Veganism has been around for over 2,000 years, but in recent years, it has become more and more popular. 

Hayley Jenkins, a Nottingham-based wellness activist, became vegan in 2020. She believes it brings huge benefits to her health including feeling good within her own mental health.

Although veganism is proved by scientific research to help with weight loss, Hayley encourages people that she speaks to, to not go vegan for this reason.

Hayley discourages fad diets and exercises as they can be bad for people’s mental health. She warns from her own experiences that these “fad” diets can cause some people to develop eating disorders or other mental health problems.

Through her own experience, she encourages people to try have a healthier mindset and not follow trends and only do things if they know it is benefiting them mentally and physically.

Audio: Hayley Jenkins speaking about her own mental health experience and bad diet techniques

Hayley tells people that if they wish to go vegan it should be for themselves and their health, not just a trend. Trends such as Veganuary, where people go vegan for the month of January, often make some people feel they must do something in order to fit in with society.

Based on the most recent United Nations figures, the world is estimated to have a population of 7.9 billion people, with 79 million of them vegan as of January 2021.

Nottingham’s Sneinton district has its own vegan market that is held every first and third Saturday of the month between 10am and 2pm.

Shoppers are able to pick up fresh vegan produce to take home.

The market’s organisers offer farmers to go in and set up a stall to sell to the public, helping both customers get fresh produce and the farmers sell their stock.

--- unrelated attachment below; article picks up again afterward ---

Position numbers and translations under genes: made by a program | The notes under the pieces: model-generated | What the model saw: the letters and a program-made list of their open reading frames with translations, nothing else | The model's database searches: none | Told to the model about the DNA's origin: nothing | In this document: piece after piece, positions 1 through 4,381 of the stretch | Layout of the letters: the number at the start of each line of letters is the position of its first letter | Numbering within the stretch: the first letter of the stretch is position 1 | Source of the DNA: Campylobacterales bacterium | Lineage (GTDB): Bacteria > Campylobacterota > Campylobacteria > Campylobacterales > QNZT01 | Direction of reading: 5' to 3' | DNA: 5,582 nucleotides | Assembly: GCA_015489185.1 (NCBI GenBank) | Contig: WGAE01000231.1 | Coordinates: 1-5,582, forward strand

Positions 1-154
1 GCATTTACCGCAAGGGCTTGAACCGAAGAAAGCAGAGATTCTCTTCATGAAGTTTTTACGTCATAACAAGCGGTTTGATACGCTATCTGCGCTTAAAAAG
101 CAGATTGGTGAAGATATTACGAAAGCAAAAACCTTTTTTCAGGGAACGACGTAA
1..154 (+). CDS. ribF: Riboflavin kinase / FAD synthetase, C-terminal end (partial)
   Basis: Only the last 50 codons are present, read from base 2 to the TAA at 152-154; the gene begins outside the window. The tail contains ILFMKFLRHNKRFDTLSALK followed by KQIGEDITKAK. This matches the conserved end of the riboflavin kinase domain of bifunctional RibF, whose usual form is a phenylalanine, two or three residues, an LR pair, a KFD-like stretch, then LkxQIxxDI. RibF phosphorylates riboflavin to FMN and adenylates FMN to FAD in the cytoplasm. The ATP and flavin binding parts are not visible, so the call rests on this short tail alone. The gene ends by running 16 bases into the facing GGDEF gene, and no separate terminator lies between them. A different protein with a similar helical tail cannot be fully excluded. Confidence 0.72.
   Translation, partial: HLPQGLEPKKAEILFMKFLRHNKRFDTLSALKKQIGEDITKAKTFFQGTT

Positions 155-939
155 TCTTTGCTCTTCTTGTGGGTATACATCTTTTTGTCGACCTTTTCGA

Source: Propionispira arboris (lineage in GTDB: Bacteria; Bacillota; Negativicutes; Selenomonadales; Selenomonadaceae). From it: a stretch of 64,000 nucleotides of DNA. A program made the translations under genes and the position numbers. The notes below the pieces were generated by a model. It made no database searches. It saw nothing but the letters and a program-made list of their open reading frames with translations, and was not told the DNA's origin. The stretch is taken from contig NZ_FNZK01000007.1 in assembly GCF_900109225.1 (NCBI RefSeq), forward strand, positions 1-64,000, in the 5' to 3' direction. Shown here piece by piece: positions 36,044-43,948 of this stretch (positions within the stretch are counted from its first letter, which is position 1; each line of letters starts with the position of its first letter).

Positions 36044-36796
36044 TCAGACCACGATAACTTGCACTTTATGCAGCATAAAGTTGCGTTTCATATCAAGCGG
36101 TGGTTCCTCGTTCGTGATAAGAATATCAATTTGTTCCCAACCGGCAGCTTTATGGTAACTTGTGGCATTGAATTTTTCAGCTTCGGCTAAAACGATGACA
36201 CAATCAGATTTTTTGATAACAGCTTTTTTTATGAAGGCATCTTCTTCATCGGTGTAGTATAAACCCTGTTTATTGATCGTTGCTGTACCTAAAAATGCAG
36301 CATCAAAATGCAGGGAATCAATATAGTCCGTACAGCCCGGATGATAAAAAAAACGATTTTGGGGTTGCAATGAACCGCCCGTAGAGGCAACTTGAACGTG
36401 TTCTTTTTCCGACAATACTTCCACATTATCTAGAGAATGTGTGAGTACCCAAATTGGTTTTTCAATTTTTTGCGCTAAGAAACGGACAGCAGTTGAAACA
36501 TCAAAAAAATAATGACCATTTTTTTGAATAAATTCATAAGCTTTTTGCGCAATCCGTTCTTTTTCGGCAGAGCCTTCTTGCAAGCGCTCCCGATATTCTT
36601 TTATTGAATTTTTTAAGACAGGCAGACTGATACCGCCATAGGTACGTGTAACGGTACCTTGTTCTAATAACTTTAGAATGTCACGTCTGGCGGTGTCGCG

Vegan market in Sneinton

Jeffery Soble, MD, a cardiologist at Rush University Medical Centre in Illinois, began his vegan journey in about 2019. His research showed that a vegan diet can help promote weight loss, reduce your risk of heart disease, lower your chances of getting certain types of cancer and even manage diabetes by lowering A1C levels.

Documentaries and programmes such as Netflix’s Seaspiracy also have sparked an increase in people going vegan.

Seaspiracy explores the impact humans have on the ocean and shows the corruption behind big fishing corporations.

It recommends watchers to do three things: the first is to shift to a plant-based diet. For those already considering veganism, this is simple. It also tells viewers to enforce no-catch marine reserves to protect 30% of our oceans by 2030 as well as ending fishing subsidies which currently make $35 billion per year.

Seaspiracy and other similar programmes have a shock factor to them, which is completely intended. Their aim is to show people the devastation meat-eaters can cause our planet and encourage people to change their attitudes towards the earth they live on.

More than 200 million land animals are killed for food around the world every day.

99% of animals eaten in the US come from factory farming.

Fishing alone has wiped out 90% of the world’s large fish.

Fishing kills 30,000 sharks an hour.

Bottom trawling creates as much CO2 as air travel.

70% of the oceans’ microplastics come from fishing gear.

Longline boats set enough fishing line in one day to wrap the earth 500 times.

Sources: PETA & Seaspiracy websites